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    How Thieves Steal Your Password to Compromise Your Network Security

    You need not worry about run-of-the-mill viruses that try to infect your system surreptitiously. Your firewall and security software does a good job of preventing such digital intrusions. What you have to watch out for are tricks that lure you into explicitly revealing your confidential information. Hackers make such attempts using the following methods:

    • Phoney update messages. You’ve turned on update notifications on your system so you receive requests to change software almost everyday. You may not think twice when you click the “Agree” button on such messages. Hackers are counting on your inattention. If you click any button on their phoney dialog boxes, you unleash malware onto your system. There’s almost no way to verify if such messages are legitimate. Never update your software in this manner and always close such dialog boxes.
    • Email warnings. An email that is supposedly coming from your financial institution or supplier asks you to update your information. Or a business service you subscribe to wants verification of your account details. Except when you click on the link, nothing visible happens. Instead, behind the scenes, malware is unleashed. Never click links in email, even if the message seems to come from legitimate sources like your customers or coworkers. Even the sources of email can be faked.
    • Phishing. A phishing website looks exactly like the pages of legitimate companies except for one detail. Links from emails or fake update messages may lead to these phishing sites. When you enter your usercode and password, you’re sending the information to hackers who use your confidential detials to break into your account. A big clue to the crime is the URL in the address bar of the browser. It does not match the name of the company that put up the original website.

    You can thwart all these attempts in the same way. Close the originating page or message. Then manually browse the site of the requesting company. If updates or changes are needed, you can manually make them, thereby bypassing the fake requests. If no such updates or downloads are needed, be sure to inform the company that someone is fraudulently using its name to steal data.

    For more information on network security or emails scams, please contact us.

    How Thieves Steal Your Password to Compromise Your Network Security

    You need not worry about run-of-the-mill viruses that try to infect your system surreptitiously. Your firewall and security software does a good job of preventing such digital intrusions. What you have to watch out for are tricks that lure you into explicitly revealing your confidential information. Hackers make such attempts using the following methods:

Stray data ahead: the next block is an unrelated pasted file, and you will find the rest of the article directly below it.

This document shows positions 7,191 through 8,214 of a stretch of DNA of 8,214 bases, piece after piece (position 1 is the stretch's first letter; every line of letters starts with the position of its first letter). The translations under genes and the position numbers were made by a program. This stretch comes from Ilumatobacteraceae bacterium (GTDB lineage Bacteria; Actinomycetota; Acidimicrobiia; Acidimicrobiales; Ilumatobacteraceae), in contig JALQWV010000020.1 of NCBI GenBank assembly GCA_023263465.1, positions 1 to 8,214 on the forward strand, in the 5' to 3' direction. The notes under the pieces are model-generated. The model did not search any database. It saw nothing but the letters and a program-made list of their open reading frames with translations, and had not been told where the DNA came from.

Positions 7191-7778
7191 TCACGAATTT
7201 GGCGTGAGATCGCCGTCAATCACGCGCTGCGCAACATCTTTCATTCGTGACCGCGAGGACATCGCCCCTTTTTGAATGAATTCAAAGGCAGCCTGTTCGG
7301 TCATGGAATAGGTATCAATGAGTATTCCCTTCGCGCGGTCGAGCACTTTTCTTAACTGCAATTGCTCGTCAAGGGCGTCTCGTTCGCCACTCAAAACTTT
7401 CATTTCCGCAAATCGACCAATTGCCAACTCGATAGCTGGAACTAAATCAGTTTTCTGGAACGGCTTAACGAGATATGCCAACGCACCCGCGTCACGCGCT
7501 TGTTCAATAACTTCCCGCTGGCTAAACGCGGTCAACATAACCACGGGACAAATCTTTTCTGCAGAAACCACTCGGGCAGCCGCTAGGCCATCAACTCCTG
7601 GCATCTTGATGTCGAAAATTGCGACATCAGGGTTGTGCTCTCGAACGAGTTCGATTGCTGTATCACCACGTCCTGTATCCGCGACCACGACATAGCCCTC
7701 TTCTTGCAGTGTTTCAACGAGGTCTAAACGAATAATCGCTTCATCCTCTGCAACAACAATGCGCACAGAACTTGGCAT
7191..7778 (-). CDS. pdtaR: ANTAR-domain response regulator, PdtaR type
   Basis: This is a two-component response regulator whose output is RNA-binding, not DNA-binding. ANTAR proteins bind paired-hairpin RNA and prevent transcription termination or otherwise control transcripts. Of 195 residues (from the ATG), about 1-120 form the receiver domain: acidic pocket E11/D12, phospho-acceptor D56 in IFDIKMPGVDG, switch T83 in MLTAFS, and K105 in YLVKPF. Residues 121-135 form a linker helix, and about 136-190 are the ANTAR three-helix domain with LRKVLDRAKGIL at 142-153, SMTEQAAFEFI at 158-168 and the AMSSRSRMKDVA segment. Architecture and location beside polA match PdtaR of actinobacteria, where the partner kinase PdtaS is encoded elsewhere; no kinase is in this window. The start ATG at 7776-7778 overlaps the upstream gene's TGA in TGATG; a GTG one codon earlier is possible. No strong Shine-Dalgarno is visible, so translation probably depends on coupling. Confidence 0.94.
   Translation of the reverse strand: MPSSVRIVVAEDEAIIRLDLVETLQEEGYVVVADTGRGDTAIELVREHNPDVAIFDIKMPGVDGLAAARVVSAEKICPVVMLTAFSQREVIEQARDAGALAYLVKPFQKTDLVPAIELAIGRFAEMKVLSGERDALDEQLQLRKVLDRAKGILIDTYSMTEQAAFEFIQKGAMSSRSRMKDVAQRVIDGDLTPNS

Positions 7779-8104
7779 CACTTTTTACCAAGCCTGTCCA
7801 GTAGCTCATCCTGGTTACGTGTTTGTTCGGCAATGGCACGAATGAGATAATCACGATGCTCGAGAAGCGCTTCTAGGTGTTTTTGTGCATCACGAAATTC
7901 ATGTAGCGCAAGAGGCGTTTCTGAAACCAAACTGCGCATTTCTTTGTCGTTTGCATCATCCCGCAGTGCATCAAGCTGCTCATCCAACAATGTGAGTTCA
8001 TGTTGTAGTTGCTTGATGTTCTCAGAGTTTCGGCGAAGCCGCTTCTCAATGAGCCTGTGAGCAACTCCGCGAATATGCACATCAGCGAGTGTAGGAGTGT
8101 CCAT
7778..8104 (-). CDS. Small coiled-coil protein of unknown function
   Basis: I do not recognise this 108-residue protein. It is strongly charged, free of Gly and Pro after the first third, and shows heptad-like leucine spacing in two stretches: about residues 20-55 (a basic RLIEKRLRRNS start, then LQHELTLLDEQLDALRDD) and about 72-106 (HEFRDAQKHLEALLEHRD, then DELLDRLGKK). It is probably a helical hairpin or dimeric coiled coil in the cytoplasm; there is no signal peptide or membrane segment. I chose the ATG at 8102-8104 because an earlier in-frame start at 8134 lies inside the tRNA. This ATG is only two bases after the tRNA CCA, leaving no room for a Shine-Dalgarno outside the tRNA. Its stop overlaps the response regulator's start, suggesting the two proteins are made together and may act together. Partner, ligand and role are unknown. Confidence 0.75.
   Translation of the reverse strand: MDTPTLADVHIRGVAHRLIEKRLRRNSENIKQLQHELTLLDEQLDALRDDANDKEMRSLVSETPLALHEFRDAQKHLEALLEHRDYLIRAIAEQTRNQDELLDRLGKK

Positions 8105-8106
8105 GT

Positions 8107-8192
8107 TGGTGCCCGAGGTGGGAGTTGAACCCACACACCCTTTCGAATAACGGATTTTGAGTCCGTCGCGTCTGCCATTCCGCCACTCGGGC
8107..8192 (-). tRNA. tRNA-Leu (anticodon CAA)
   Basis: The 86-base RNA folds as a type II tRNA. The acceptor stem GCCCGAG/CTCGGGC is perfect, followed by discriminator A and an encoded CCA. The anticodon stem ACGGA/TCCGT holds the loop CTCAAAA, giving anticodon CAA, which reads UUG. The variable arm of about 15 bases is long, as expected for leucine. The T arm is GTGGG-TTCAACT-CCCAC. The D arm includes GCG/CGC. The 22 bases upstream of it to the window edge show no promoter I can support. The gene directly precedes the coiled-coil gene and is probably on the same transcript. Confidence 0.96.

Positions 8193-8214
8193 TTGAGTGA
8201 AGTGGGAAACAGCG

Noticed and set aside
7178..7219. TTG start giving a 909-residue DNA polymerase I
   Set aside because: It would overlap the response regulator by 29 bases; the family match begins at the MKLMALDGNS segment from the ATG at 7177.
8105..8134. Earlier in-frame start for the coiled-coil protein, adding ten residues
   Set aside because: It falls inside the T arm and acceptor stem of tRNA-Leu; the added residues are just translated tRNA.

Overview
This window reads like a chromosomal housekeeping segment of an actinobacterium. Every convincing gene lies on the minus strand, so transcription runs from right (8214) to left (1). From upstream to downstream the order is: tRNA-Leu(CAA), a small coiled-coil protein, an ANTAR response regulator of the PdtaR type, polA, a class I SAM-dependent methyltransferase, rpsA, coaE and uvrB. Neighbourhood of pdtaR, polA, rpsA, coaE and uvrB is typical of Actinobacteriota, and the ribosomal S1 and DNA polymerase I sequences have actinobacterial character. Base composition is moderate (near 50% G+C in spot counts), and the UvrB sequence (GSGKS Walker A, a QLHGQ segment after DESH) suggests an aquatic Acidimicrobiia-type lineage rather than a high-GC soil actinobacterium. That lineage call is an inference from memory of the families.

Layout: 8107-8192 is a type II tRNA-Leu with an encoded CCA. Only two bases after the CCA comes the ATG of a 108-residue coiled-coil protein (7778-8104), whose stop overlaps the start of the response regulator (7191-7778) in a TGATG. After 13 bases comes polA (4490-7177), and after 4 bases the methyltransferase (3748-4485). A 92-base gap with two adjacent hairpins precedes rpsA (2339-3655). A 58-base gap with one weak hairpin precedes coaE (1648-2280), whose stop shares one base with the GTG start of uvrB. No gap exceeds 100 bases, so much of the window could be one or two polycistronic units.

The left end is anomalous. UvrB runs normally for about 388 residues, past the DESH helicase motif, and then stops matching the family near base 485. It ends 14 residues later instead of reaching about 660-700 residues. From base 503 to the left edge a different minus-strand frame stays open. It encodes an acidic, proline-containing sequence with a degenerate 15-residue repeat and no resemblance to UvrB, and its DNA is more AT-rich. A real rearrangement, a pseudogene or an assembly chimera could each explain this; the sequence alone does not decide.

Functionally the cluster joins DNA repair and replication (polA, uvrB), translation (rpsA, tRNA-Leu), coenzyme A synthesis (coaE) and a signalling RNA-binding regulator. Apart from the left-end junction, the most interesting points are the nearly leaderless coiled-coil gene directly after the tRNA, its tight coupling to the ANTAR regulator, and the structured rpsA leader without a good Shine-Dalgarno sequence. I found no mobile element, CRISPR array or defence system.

• Phoney update messages. You’ve turned on update notifications on your system so you receive requests to change software almost everyday. You may not think twice when you click the “Agree” button on such messages. Hackers are counting on your inattention. If you click any button on their phoney dialog boxes, you unleash malware onto your system. There’s almost no way to verify if such messages are legitimate. Never update your software in this manner and always close such dialog boxes.
    • Email warnings. An email that is supposedly coming from your financial institution or supplier asks you to update your information. Or a business service you subscribe to wants verification of your account details. Except when you click on the link, nothing visible happens. Instead, behind the scenes, malware is unleashed. Never click links in email, even if the message seems to come from legitimate sources like your customers or coworkers. Even the sources of email can be faked.
    • Phishing. A phishing website looks exactly like the pages of legitimate companies except for one detail. Links from emails or fake update messages may lead to these phishing sites. When you enter your usercode and password, you’re sending the information to hackers who use your confidential detials to break into your account. A big clue to the crime is the URL in the address bar of the browser. It does not match the name of the company that put up the original website.

    You can thwart all these attempts in the same way. Close the originating page or message. Then manually browse the site of the requesting company. If updates or changes are needed, you can manually make them, thereby bypassing the fake requests. If no such updates or downloads are needed, be sure to inform the company that someone is fraudulently using its name to steal data.

    For more information on network security or emails scams, please contact us.

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    IT Best Practices.

    STAY CONNECTED


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